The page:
How NSA tries to compromise Tor anonymity. Tor Stinks document

Pierluigi Paganini October 06, 2013

Top-secret presentation Tor Stinks leaked by Snowden shows the techniques implemented by the NSA to overwhelm Tor Anonymity with manual analysis.

Tor anonymity has been debated many times, according to majority security experts it was one of the most secure ways to stay online being far from prying eyes avoiding government surveillance.
Recently a series of events have completely changed this conviction, last year groups of researchers demonstrated the possibility to track users also on Tor networks, thanks to a technique dubbed Traffic Correlation attack it is possible to break Tor anonymity. A few weeks ago it was spread the news that law enforcement was able to discover the Tor user’s identity exploiting a flaw in the Firefox browser.
In the last month also Tor network has lost a couple of its most popular entities, Freedom Hosting service and SilkRoad illegal marketplace were shut down by the FBI, circumstances that suggest that the U.S. Authorities have found a way to track criminals (or have simply decided to apply it) even if protected by the Tor anonymity.
Yesterday Edward Snowden released a new classified intriguing NSA document, titled ‘Tor Stinks’ in which the intelligence agency admits to being able de-anonymize a small fraction of Tor users manually.

“We will never be able to de-anonymize all Tor users all the time’ but ‘with manual analysis we can de-anonymize a very small fraction of Tor users'”

The document also reveals that NSA was working to degrade the user experience to dissuade people from using the Tor browser.
The NSA strategy relies on the following principles to unhinge Tor anonymity.
Tor Anonymity Stinks document
  • Infiltrate Tor network running its Tor nodes. Both the NSA and GCHQ run Tor nodes to track traffic back to a specific user, the method is based on the circuit reconstruction from the knowledge of the ‘entry, relay and exit’ nodes between the user and the destination website.

Tor Anonymity Tor path

  • Exploiting zero-day vulnerability of Firefox browser bundled with Tor, with this technique NSA was able to get the user’s IP address. In this way the FBI arrested the owner of Freedom Hosting service provider accused of aiding and abetting child pornography.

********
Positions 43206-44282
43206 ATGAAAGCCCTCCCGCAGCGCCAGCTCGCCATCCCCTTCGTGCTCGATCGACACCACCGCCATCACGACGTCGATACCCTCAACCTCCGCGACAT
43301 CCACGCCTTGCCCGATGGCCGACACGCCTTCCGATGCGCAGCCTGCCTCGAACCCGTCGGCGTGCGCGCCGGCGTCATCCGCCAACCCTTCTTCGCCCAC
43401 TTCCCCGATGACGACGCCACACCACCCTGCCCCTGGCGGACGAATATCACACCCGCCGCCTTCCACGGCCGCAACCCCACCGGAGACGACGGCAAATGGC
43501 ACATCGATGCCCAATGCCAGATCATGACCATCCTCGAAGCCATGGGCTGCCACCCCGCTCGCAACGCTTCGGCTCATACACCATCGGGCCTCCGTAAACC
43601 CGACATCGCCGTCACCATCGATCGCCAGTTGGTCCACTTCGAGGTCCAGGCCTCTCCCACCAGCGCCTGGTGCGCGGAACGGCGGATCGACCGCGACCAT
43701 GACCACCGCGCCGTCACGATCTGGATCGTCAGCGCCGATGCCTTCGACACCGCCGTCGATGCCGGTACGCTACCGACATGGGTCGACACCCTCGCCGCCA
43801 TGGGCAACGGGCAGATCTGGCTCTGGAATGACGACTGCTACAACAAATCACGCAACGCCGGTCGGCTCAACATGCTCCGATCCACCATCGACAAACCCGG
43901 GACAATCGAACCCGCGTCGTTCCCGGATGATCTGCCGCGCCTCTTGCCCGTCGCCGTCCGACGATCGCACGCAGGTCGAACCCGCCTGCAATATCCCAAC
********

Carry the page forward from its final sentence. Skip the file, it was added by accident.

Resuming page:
• NSA also uses web cookies to track Tor user widely, the technique is effective also for Tor Browser. The cookies are used to analyze the user’s experience on the Internet, the intelligence agency owned or controlled a series of website that was able to read last stored cookies from the browser on the victim’s machine. With this technique the agency collects user’s data including the IP address. Of course expert users can avoid this type of control in numerous way, for example using a dedicated browser for exclusive Tor navigation, using only the official preconfigured Tor bundle or properly managing the cookies stored on their machine. Unfortunately the surveillance methods appeared effective for a huge quantity of individuals. I always suggest to use a virtual machine with a live OS for protecting your Tor anonymity, cache and cookies in this way will be lost once the machine is shut down. Documents leaked by Snowden show that the NSA is using online advertisements i.e. Google Ads to make their tracking sites popular on the internet.
The concerning aspect of the history is that other governments could use similar techniques to monitor Tor networks, let’s thing to countries such as China, Iran and Syria in which censorship is very strong.
The good news is that despite their effort intelligence agencies are not able to compromise the Tor anonymity for the entire network … maybe.

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Pierluigi Paganini

(Security Affairs –  Tor Stinks, Tor Anonymity, NSA)

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